This blog is a reprint about the Shared Home concept addressed in the e-book: Unlocking Home: Three Keys to Affordable CommunitiesÂ
Tiny backyard cottages, micro-apartments, the revival of boarding houses and in-law dwellingsâ€”Cascadia is on the bleeding edge of these emerging trends, which reintroduce housing forms of a century ago.
Recently, SightlineÂ released a short book on the gigantic opportunities cities have to make urban living quarters greener, cheaper, and more abundant by eliminating a few municipal rules.
Hidden in city regulations are a set of simple but powerful barriers to affordable housing for all. These rules criminalize historyâ€™s answers to affordable dwellings: the boarding or rooming house, the roommate, the in-law apartment and the backyard cottage. In effect, cities have banned what used to be the bottom end of the private housing market.
Unlocking Home: Three Keys to Affordable CommunityÂ details how to revive inexpensive housing in walkable neighborhoodsâ€”at no cost to the publicâ€”by striking a few lines of municipal law.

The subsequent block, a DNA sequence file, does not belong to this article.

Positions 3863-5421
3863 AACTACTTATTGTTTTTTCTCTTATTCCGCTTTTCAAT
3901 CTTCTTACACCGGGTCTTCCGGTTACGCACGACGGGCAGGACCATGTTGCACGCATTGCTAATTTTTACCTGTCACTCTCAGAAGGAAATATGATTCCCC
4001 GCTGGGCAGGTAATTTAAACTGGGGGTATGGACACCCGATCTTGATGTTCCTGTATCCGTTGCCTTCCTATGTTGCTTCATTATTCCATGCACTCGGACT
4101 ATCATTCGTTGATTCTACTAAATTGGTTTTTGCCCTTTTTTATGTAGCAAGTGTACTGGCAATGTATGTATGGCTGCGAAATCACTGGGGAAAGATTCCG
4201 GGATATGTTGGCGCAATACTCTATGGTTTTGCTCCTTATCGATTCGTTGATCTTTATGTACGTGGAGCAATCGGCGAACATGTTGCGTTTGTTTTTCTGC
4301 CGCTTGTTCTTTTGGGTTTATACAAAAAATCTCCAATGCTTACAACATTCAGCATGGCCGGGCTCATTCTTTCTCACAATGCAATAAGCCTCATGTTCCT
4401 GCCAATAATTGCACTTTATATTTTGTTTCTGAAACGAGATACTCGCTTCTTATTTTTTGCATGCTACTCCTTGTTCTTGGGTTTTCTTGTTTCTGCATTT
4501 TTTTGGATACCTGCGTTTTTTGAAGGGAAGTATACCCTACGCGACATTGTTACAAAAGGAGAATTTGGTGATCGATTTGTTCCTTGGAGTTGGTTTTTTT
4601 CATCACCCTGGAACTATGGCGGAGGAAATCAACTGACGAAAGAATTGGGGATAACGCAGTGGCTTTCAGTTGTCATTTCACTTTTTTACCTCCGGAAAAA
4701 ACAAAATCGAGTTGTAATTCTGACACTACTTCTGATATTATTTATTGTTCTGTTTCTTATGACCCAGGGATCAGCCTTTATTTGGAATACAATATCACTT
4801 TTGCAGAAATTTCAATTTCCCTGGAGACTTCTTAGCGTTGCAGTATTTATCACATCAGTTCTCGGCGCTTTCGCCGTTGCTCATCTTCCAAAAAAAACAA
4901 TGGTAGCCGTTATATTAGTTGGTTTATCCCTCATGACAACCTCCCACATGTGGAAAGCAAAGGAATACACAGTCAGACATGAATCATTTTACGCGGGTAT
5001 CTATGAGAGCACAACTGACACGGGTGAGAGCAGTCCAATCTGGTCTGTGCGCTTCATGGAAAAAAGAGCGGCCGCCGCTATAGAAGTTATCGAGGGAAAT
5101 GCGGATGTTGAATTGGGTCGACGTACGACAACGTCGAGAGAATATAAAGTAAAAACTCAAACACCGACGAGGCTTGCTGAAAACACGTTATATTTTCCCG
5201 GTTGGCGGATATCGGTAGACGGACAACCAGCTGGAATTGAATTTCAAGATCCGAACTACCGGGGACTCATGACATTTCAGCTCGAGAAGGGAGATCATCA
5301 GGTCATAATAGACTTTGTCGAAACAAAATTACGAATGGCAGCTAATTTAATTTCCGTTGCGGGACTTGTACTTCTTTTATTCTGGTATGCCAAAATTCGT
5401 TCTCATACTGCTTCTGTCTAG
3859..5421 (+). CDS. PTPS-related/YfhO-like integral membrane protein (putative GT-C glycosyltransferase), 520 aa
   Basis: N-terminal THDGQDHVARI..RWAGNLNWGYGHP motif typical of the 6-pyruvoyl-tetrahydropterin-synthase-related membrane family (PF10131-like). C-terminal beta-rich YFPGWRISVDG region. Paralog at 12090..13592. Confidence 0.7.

The three keys are re-legalizing rooming and boarding houses, uncapping the number of roommates who may share a dwelling, and welcoming accessory dwellings such as granny flats and garden cottages.
Opening up this housing would:
- create new income opportunities for property owners
- alleviate the outward pressure of sprawl into farmland and forests
- increase residential concentration organically, without big changes to architectural character
- yield compact communities that support walking, transit, neighborhood businesses and low-carbon living
Most important, these tactics would generate thousands and thousands of units of inexpensive housing in metropolitan areas, unlocking homes for the many people who need them.
Unlocking HomeÂ is a Sightline e-book available for $3.95.Â Details at this link.